IOP Publishing is a wholly owned subsidiary of the Institute of Physics. The Institute is a leading international scientific society with over 55 thousand members promoting physics and bringing physicists together for the benefit of all.

Surplus generated by IOP Publishing is gift aided to the Institute to support science and scientists in both the developed and developing world.

For more information, please click here

Contacts:
Michael Bishop

01-179-301-032

Copyright © Institute of Physics

If you have a comment, please Contact us.

Issuers of news releases, not 7th Wave, Inc. or Nanotechnology Now, are solely responsible for the accuracy of the content.

Bookmark:
Delicious Digg Newsvine Google Yahoo Reddit Magnoliacom Furl Facebook

Related Links

From 17 January, this paper can be downloaded from:

Related News Press

News and information

Who needs water to assemble DNA? Non-aqueous solvent supports DNA nanotechnology May 27th, 2015

Controlled Release of Anticorrosive Materials in Spot by Nanocarriers May 27th, 2015

Production of Copper Cobaltite Nanocomposites with Photocatalytic Properties in Iran May 27th, 2015

Dr.Theivasanthi Slashes the Price of Graphene Heavily: World first & lowest price Nano-price (30 USD / kg) of graphene by nanotechnologist May 26th, 2015

Nanotubes/Buckyballs/Fullerenes

Basel physicists develop efficient method of signal transmission from nanocomponents May 23rd, 2015

Researchers develop new way to manufacture nanofibers May 21st, 2015

Sandia researchers first to measure thermoelectric behavior by 'Tinkertoy' materials May 20th, 2015

Cotton fibres instead of carbon nanotubes May 9th, 2015

Discoveries

Who needs water to assemble DNA? Non-aqueous solvent supports DNA nanotechnology May 27th, 2015

Production of Copper Cobaltite Nanocomposites with Photocatalytic Properties in Iran May 27th, 2015

Fine-tuned molecular orientation is key to more efficient solar cells May 26th, 2015

DNA Double Helix Does Double Duty in Assembling Arrays of Nanoparticles: Synthetic pieces of biological molecule form framework and glue for making nanoparticle clusters and arrays May 25th, 2015

Announcements

Who needs water to assemble DNA? Non-aqueous solvent supports DNA nanotechnology May 27th, 2015

Controlled Release of Anticorrosive Materials in Spot by Nanocarriers May 27th, 2015

Production of Copper Cobaltite Nanocomposites with Photocatalytic Properties in Iran May 27th, 2015

Dr.Theivasanthi Slashes the Price of Graphene Heavily: World first & lowest price Nano-price (30 USD / kg) of graphene by nanotechnologist May 26th, 2015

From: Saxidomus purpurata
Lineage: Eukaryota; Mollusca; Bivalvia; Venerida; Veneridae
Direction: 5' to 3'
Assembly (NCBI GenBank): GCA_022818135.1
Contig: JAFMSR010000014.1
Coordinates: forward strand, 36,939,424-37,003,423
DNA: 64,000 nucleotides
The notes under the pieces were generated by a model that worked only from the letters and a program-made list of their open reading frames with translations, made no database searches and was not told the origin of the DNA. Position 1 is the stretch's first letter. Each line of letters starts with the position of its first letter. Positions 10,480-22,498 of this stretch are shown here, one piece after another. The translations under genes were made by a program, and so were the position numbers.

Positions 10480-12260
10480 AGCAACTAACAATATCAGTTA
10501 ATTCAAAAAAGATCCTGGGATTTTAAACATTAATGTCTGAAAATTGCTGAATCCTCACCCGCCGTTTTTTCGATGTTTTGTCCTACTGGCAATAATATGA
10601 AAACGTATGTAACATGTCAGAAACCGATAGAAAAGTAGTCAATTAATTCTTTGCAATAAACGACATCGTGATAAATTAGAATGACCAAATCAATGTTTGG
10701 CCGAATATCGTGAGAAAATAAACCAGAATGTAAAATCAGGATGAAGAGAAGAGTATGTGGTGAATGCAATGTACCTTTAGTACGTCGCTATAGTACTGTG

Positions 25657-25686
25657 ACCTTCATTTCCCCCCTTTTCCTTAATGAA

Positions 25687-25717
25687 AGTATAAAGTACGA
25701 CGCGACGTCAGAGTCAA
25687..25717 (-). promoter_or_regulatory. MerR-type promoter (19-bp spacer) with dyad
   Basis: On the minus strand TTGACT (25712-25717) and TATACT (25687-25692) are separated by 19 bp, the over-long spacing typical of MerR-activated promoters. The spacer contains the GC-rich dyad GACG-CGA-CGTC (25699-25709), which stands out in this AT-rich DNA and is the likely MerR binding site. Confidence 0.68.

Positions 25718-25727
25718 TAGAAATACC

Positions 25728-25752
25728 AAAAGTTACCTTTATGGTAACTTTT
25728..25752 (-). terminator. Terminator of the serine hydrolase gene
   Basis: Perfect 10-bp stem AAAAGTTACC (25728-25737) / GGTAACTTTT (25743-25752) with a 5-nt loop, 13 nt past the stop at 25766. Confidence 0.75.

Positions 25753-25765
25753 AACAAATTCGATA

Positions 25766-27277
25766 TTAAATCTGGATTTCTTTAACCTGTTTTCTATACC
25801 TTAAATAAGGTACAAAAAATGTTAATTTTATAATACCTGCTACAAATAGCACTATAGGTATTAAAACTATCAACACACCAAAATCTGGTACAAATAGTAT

Interviews/Book Reviews/Essays/Reports/Podcasts/Journals/White papers

Who needs water to assemble DNA? Non-aqueous solvent supports DNA nanotechnology May 27th, 2015

Controlled Release of Anticorrosive Materials in Spot by Nanocarriers May 27th, 2015

Production of Copper Cobaltite Nanocomposites with Photocatalytic Properties in Iran May 27th, 2015

Global Nano-Enabled Packaging Market For Food and Beverages Will Reach $15.0 billion in 2020 May 26th, 2015

Food/Agriculture/Supplements

Global Nano-Enabled Packaging Market For Food and Beverages Will Reach $15.0 billion in 2020 May 26th, 2015

Supercomputer unlocks secrets of plant cells to pave the way for more resilient crops: IBM partners with University of Melbourne and UQ May 21st, 2015

QuantumSphere Announces Production-Scale Validation of Nano Iron Catalysts for Multi-Billion Dollar Ammonia Industry: Significant Improvement in Ammonia Production for Agricultural Fertilizer, Global Food Crops May 7th, 2015

Nanoparticles in consumer products can significantly alter normal gut microbiome May 4th, 2015

Environment

Conversion of Greenhouse Gases to Syngas in Presence of Nanocatalysts in Iran May 22nd, 2015

Directa Plus in Barcelona to present the innovative project GEnIuS for oil spills clean-up activities: The company has created a graphene-based product for the remediation of water contaminated by oil and hydrocarbons May 21st, 2015

Nano-policing pollution May 13th, 2015

Chemists strike nano-gold: 4 new atomic structures for gold nanoparticle clusters: Research builds upon work by Nobel Prize-winning team from Stanford University April 28th, 2015

NanoNews-Digest
The latest news from around the world, FREE




  Premium Products
NanoNews-Custom
Only the news you want to read!
 Learn More
NanoTech-Transfer
University Technology Transfer & Patents
 Learn More
NanoStrategies
Full-service, expert consulting
 Learn More










ASP
Nanotechnology Now Featured Books




NNN

The Hunger Project